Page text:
When treated effectively, your dog can live a full and healthy lifespan. On the other hand, dogs that have severe cases have a worse result. Dogs with dire cases of CDS are often euthanized about 2 years after the disease appears.
Life expectancy can be difficult to tell since CDS is a degenerative process that happens in the dog's old or senior years. It is best advised to work with your vet to track your dog's quality of life.
Vet Checkups for dogs with CDS
Vet checkups are a must for a dog that is suffering from canine dementia. Your vet will need to assess your dog regularly to see their response to the ongoing therapy.
They will also be able to tell you if the symptoms are reducing or getting worse. In senior dogs, any change can lead to serious problems. That's why it is important to work with your vet if you've noticed something for the first time.
If your dog is stable, you can bring them to the vet for checkups twice a year, unless you've observed new problems. For instance, if you've detected any behavioral changes, it would be best to consult with your vet right away.
Frequently Asked Questions
How do you calm a dog with dementia at night?
At night, dogs that have CDS might have sleeping problems or deal with pain in general. Luckily for us, there are non-drug options that we can do to help our pups.
For instance, buying orthopedic beds to provide adequate support for senior dog joints. Another thing that you can add is a night light and some soothing sounds or quiet music to help calm them down.
But sometimes maybe all their need is your company. Some dogs sleep better with their owners. Try this and see if this works out for you too.
Does CBD oil help dementia in dogs?
When a dog is suffering from dementia, it's pretty common that they have age-related anxiety. This is where CBD oil comes in.
CBD has been proven to help treat seizures, anxiety, depression, and other neurological issues in dogs. CBD may not be able to completely bring back your dog's memory, but it can for sure help ease their anxiety and stress due to dementia.
Cannabidiol can help maintain your dog's health and live a comfortable life in their senior years. CBD oil is usually given through droppers or mixed in foods or drinks. If you're not a fan of that, there are now dog CBD treats and CBD cream and lotions.
Can a dog with dementia get aggressive?
Dogs that suffer from Canine Cognitive Dysfunction tend to have aggressive behaviors due to the lowered threshold of tolerance and patience.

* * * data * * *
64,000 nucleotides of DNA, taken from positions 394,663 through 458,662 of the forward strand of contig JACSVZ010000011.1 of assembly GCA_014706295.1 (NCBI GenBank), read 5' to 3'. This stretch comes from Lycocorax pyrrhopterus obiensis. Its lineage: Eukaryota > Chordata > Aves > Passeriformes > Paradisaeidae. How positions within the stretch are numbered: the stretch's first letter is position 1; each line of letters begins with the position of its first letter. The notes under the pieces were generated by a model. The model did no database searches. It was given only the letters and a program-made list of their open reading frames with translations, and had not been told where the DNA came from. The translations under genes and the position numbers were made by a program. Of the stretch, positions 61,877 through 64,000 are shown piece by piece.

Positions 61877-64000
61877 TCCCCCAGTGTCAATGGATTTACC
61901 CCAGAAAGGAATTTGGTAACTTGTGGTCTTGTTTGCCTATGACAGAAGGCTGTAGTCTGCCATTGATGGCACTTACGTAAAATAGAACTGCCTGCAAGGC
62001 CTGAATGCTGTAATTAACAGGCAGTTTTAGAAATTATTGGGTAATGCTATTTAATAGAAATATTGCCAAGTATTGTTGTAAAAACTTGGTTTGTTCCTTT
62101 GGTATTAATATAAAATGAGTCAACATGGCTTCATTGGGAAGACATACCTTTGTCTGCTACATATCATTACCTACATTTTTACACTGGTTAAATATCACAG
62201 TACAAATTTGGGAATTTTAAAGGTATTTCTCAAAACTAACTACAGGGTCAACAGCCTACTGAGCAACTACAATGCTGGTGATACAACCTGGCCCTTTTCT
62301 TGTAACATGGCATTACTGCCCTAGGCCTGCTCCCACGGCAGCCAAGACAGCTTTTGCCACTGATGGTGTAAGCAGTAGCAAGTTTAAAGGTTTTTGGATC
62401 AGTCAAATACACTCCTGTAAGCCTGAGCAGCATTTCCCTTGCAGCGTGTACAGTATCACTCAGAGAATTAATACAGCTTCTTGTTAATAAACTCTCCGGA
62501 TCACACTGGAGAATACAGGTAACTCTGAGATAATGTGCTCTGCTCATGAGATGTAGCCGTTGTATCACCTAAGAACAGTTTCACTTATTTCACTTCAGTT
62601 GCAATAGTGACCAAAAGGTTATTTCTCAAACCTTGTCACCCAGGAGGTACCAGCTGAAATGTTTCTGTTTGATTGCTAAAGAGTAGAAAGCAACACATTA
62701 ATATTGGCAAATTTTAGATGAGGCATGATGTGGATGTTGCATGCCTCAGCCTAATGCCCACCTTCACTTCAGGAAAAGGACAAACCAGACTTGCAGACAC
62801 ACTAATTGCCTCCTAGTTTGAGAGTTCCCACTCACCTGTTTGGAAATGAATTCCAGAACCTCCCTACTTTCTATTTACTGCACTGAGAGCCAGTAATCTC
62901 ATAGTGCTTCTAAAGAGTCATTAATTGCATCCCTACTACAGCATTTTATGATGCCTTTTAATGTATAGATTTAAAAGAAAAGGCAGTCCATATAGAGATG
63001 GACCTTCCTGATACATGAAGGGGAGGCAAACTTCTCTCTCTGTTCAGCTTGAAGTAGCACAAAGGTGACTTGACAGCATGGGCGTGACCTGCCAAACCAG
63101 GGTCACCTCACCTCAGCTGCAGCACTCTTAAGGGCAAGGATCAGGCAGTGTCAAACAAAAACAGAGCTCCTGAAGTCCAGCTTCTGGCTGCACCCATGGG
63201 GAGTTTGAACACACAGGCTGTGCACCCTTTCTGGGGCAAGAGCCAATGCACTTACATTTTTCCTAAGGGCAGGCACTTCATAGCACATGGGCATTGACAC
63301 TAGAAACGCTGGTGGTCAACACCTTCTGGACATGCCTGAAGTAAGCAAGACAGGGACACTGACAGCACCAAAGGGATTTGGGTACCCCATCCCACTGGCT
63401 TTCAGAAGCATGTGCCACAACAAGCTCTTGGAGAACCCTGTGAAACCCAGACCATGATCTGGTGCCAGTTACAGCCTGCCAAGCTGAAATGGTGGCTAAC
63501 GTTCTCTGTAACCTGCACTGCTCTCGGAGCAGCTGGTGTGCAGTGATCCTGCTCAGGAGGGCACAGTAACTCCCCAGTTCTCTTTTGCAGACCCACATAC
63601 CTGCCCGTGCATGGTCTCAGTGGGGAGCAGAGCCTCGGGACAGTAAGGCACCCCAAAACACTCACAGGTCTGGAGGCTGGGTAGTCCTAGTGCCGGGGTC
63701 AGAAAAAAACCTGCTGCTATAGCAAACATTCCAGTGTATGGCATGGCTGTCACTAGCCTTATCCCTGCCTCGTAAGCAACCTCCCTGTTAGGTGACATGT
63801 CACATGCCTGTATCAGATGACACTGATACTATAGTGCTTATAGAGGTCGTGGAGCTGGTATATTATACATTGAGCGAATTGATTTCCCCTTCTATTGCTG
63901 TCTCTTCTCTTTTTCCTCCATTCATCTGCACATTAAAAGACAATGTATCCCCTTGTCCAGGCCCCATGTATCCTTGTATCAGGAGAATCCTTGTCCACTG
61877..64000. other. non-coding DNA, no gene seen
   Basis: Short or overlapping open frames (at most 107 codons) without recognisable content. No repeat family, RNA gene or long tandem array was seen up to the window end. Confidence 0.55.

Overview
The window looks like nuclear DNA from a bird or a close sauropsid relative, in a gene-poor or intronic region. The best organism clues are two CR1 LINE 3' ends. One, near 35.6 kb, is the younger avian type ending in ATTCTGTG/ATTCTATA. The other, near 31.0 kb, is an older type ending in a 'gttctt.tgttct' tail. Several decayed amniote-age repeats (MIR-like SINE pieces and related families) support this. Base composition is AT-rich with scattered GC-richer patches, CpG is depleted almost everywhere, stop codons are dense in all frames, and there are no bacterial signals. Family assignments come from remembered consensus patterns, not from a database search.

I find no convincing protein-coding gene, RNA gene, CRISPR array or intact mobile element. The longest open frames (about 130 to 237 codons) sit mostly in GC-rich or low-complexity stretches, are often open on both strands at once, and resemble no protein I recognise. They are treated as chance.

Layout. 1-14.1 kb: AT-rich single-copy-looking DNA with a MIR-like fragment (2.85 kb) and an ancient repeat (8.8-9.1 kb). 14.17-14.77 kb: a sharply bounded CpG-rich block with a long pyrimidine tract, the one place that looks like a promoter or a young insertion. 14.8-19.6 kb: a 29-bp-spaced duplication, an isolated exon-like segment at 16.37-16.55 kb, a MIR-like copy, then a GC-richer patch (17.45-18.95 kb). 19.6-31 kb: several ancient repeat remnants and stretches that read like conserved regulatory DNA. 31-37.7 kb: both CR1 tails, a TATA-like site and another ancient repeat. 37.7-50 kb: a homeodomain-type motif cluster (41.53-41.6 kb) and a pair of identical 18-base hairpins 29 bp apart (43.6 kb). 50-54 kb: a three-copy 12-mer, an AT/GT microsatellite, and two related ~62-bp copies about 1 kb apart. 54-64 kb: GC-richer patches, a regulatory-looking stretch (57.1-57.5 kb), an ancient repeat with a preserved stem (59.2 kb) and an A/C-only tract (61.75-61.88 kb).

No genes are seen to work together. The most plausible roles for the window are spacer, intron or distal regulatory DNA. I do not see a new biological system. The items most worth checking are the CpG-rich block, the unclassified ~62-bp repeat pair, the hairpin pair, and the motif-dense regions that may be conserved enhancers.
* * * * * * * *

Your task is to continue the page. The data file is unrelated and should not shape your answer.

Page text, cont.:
Patient dogs can suddenly be more aggressive for example, growling and even biting at people and other pets (yes, even family members). These aggressions can be helped with medical intervention, meaning it's best advised to consult with your vet before anything else.
Cognitive Dysfunction Syndrome Summary
Cognitive Dysfunction Syndrome is a very alarming topic for senior dogs. CDS is the dog counterpart of human Alzheimer's disease.
Canine Cognitive Dysfunction is a disease connected to the aging of a senior dog's brain. The symptoms of dog dementia can be hard to notice at first, but it can become mild, it can worsen over time. This is called the “cognitive decline”.
Canine dementia mostly affects old dogs that are 8 years old and above. About 14% of dogs at this age tend to suffer from this disease.
There are four forms or stages of CDS that you should look at for. These are Involutive Depression, Dysthymia, Hyper-Aggression, and Confusional Syndrome.
In addition, a few dogs CDS symptoms are anxiety, disorientation, loss of appetite, changes in the sleep cycle, lack of self-grooming, and aggression.
On the other hand, to determine the diagnosis, you'll need to give your vet the dog's full health history and other possible symptoms or events that could've triggered their unusual behaviors.
There is still no cure for canine dementia, all we can do is try to help slow down the progress of cognitive decline. We can do this by changing their diet, adding dietary supplements, and applying cognitive enrichment exercises.
Most importantly, it is best advised to periodically visit your vet for evaluations.
We all want our dogs to live the best life possible. Monitor your pets and listen to your vet for further care.